'Toomsayers' Be Gone
Apparently Yana Toom thinks that Estonians are a dying breed and should be written off as a nation.
Or at least Estonians now think she thinks that, based on her comments to a Russian paper. In any case, the impression many got was of someone who isn't even on speaking terms with many in her own family but who is very willing to talk glibly about private matters - such as funeral arrangements for the still-living - with people outside the family.
My first thought was that if there was ever a time for Jürgen Ligi to open his mouth to inflict another savage put-down, this was it. What is the finance minister doing laying into journalists and politicians on his own side of the political spectrum when there are Yana Tooms out there? Sounds like a perfect time for that "your argument is a rotting corpse and should be burned" quote, no?
Speaking of plague-ridden corpses, I'll bet there were a few Yana Tooms kicking around during the Great Northern War. Things did not look good back around 1712. Eighty-two percent of the population in what is now the capital region died of war wounds, starvation and plague.
And I wonder if there were any Yana Tooms around when 10,000 Estonians were deported in a single night back in 1941. Well, probably not - they were already safe in personal apartments deep behind Soviet lines.
But certainly, time and again, people have written off the nation. There have always been doomsayers - prophets of doom - or Toom, perhaps - and gloom.
Almost invariably, there's a second part attached, counseling Estonia not to delay its demise, but to go the easy route of melting away into the sunset, or of conforming to the rest of the world. It's not hard to detect an agenda here.
A tactic often used is to paint Baltic nation-states as an isolated, anachronistic experiment. You could see it in the Russkii Reportyor article. Globalization is especially handy to marshal as an argument. Everyone's mixing into a big melting pot these days, but here's Estonia, in its strange, early 20th century bubble.
It's an easy target. All you have to do is sprinkle a few choice words - "nationalism," "inspectorate" - and you've conjured up the spitting image of sinister.
Actually, Estonia's nationalism is not anti-social or anachronistic, it's purpose-built. Ninety-three years ago, the treaty marking victory in the War of Independence was signed. Were there any military parades, strange rigid men with monocles and Prussian mustaches? No. It was a typical seasonably crisp February day with the light coming back, and sky-blue, black and white flags all over town. Most importantly, never in the history of independent Estonia has proclaiming the superiority of an ethnicity or language been remotely detectable in official policy, as it was in the Russkii Reportyor article.
As far as the dwindling numbers go - Russian or Estonian - I'm one of those naive souls who doesn't put much stock in the "imminent extinction" theory.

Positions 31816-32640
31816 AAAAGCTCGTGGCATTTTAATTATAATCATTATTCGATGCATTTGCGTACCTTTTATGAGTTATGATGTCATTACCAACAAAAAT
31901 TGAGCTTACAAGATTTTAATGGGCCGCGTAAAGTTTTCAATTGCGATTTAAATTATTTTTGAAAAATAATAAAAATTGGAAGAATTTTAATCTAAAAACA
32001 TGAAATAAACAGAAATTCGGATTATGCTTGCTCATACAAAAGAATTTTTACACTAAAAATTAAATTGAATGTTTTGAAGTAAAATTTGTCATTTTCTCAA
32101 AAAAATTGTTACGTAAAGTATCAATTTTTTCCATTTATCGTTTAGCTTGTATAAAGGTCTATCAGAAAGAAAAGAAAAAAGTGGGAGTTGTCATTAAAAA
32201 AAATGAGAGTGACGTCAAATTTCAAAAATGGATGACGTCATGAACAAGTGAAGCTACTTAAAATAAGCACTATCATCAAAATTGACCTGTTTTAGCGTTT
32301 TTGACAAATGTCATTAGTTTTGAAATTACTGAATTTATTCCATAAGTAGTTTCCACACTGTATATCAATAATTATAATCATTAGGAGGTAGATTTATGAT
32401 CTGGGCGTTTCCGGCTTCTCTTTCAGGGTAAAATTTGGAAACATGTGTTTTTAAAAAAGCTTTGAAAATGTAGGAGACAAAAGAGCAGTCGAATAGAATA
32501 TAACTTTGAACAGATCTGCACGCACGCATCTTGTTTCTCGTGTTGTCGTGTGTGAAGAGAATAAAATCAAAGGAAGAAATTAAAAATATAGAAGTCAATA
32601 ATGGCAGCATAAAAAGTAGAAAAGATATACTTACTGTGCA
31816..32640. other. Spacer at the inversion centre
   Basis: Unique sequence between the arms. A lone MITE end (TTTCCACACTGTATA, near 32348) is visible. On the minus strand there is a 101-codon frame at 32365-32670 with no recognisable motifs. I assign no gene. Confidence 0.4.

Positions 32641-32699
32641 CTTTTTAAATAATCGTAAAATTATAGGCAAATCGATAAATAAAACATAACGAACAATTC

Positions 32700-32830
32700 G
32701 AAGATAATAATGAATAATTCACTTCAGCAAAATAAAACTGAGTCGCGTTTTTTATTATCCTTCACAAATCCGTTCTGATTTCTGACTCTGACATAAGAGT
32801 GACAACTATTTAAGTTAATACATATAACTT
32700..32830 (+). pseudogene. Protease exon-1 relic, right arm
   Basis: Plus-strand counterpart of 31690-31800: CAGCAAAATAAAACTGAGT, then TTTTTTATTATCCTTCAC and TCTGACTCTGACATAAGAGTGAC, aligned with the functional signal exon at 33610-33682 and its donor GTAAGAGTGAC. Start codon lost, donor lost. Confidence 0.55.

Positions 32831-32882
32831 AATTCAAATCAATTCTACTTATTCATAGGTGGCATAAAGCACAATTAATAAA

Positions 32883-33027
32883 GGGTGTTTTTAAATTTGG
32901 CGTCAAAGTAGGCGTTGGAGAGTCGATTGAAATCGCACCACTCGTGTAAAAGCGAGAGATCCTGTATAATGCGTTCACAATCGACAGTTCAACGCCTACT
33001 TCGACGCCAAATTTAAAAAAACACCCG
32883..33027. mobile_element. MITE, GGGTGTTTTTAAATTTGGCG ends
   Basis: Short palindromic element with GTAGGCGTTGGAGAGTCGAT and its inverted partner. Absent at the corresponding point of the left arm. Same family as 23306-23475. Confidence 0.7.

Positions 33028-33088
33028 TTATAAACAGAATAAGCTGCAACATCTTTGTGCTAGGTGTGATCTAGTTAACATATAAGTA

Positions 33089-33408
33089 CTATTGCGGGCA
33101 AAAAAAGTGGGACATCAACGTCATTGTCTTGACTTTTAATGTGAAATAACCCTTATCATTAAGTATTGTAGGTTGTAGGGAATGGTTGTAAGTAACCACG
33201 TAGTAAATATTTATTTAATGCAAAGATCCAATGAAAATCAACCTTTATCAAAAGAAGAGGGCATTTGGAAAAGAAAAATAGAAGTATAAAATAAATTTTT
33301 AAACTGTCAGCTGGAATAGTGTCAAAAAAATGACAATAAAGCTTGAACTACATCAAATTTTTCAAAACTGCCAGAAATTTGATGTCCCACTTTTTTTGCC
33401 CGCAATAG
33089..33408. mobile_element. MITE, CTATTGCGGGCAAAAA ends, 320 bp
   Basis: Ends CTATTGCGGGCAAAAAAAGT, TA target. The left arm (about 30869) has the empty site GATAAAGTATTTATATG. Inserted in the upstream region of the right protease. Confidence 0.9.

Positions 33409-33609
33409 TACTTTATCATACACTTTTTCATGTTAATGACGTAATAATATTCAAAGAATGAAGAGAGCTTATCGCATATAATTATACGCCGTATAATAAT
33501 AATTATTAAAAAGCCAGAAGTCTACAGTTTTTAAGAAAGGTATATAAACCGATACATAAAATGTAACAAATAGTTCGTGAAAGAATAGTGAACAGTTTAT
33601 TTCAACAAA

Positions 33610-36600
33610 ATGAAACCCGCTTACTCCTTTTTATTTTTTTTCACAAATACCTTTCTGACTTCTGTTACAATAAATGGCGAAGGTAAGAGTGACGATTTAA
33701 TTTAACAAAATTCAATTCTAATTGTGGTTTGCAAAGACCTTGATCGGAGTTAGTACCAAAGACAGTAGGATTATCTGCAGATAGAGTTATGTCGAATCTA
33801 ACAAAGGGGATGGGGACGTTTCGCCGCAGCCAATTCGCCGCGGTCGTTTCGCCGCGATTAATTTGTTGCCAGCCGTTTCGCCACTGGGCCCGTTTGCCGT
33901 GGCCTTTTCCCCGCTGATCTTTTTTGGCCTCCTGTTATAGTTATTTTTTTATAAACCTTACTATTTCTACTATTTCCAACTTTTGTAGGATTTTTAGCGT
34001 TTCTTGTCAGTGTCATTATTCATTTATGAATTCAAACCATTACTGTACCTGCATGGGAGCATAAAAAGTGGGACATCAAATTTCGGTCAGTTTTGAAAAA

If you look at a graph of the population of Estonia, say from the year 1200 to the present, you see a steady upward rise with a few blips and dips. To be sure, there's a gentle tapering toward the end, but even that largely accords with the graph for the rest of Europe - Russia with its own demographic crisis certainly included.
A graph of Wall Street is the same way. You hear headlines of imminent cliff, default and crash. You turn with alarm to the numbers for the past few centuries. But once again, you see only a steady rise to unprecedented heights. The great correction of 1929 barely shows up in the 500-year view.
Of course, a Krugman might cherry-pick data to make his point and start plotting the points from 1928. As does Toom. Taking the number of high schoolers 15 years after a baby boom and contrasting it to the current number (many people chose not to have kids in the early 1990s but work their behinds off instead) is a case in point.
But how about a comparison with the number of secondary school students studying in Estonia in 1713?
Perhaps that is far-fetched. But others have provided plenty of evidence of positive "barometer"-type trends. One is that while people are still not having massive numbers of babies, the numbers are more or less constant, and the abortion rate is only a fraction of what it once was. Abortion, a Soviet-era form of birth control, is disappearing on its own. Some, like Mihhail Lotman, see that as a good indicator of the health of society. He's quite pro-life, but he's also probably right. Others have noted that the Estonian language has never had so much vitality as it does now, just going by the number and range of books being published.
All those principles that started germinating in the early 20th century have formed a stable base.
Toom's "no future Estonia" comments have just about as much validity as extrapolating, based on the recession, that Estonia's GDP will be zero in the year 2030. They deserve to be lanced in a series of late-night tweets, or by a insult comic like Jürgen Ligi. But they don't deserve to be met with hand-wringing and fear-mongering.